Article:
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Wednesday, March 12, 2008

David Marshall 'a true national hero'

March 12, 2008
David Marshall 'a true national hero'
By Li Xueying

AFTER the late David Marshall was elected as Singapore's Chief Minister in 1955, he wore a safari jacket to his first meeting with British governor John Nicoll - unacceptable wear for the occasion.

'Marshall insults the Queen,' trumpeted The Straits Times the next day.

Following in his footsteps, another minister wore sandals, and no socks, to the opening of the Legislative Assembly.

'So clothing became our anti-colonial protest,' recounted Professor Chan Heng Chee, a political scientist, author of a biography on Mr Marshall and currently Singapore's ambassador to the United States.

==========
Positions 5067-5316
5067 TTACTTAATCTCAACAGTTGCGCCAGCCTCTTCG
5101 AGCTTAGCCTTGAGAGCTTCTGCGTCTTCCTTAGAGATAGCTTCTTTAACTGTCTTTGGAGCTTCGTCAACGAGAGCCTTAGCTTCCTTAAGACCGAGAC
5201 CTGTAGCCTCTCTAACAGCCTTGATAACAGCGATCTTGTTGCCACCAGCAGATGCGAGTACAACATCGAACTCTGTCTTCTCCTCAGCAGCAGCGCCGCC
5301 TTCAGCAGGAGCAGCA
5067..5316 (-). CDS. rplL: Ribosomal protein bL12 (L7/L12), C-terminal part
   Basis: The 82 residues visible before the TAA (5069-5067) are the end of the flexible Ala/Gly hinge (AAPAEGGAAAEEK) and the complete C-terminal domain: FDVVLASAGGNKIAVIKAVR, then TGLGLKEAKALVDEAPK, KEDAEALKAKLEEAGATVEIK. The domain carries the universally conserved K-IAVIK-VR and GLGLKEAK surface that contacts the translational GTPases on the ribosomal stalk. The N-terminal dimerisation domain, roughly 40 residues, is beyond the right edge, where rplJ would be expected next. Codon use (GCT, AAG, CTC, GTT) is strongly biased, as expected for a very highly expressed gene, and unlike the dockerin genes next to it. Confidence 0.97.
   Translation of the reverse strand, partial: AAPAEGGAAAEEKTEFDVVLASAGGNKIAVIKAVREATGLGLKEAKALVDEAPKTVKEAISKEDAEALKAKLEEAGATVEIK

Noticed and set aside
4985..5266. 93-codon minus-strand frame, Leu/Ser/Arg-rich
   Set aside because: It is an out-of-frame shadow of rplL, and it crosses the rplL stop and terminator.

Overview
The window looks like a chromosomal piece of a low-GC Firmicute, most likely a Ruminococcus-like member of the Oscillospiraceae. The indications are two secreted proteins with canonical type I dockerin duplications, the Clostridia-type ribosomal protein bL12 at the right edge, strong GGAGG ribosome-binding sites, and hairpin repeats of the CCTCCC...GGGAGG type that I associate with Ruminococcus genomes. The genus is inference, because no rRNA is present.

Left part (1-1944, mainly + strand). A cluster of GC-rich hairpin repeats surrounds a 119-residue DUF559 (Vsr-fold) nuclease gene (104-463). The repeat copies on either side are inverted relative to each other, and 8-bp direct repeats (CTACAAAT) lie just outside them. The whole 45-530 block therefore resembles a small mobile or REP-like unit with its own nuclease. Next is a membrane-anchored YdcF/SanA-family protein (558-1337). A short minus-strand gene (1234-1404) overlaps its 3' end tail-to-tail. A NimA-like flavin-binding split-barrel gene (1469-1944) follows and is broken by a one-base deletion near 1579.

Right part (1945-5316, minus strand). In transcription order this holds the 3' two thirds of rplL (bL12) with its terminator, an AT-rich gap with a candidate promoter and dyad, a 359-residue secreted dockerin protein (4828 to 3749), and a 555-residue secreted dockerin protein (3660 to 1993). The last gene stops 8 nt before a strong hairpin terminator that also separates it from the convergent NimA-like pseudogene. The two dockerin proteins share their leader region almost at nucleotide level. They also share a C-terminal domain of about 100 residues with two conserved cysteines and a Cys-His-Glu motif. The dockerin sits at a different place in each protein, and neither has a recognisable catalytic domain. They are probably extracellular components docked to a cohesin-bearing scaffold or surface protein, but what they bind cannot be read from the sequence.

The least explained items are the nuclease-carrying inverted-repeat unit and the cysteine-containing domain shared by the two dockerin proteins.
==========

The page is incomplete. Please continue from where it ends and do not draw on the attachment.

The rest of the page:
While many criticised the burly lawyer-turned-politician for his 'histrionics', he felt that this was what the average man could grasp.

'He could mobilise them and inspire them to join his nationalist movement,' said Prof Chan of Mr Marshall, who led talks with London to bargain for Singapore's independence in the late 1950s.

President SR Nathan described him thus: 'Under colonial domination, he made us aware of who we were and made us dream of independence.'

'He was a giant of a man, in that he sought to inspire in us a sense of hope, and what we needed to be.'

These descriptions of Mr Marshall occurred during a one-day symposium yesterday to mark the 100th birth anniversary of Mr Marshall, who died in 1995.

In his time, Mr Marshall had been at turns Singapore's most formidable criminal lawyer, its first Chief Minister, founder of the Workers' Party (WP), a respected diplomat, a Jewish community leader, and a passionate advocate of liberal democratic values.

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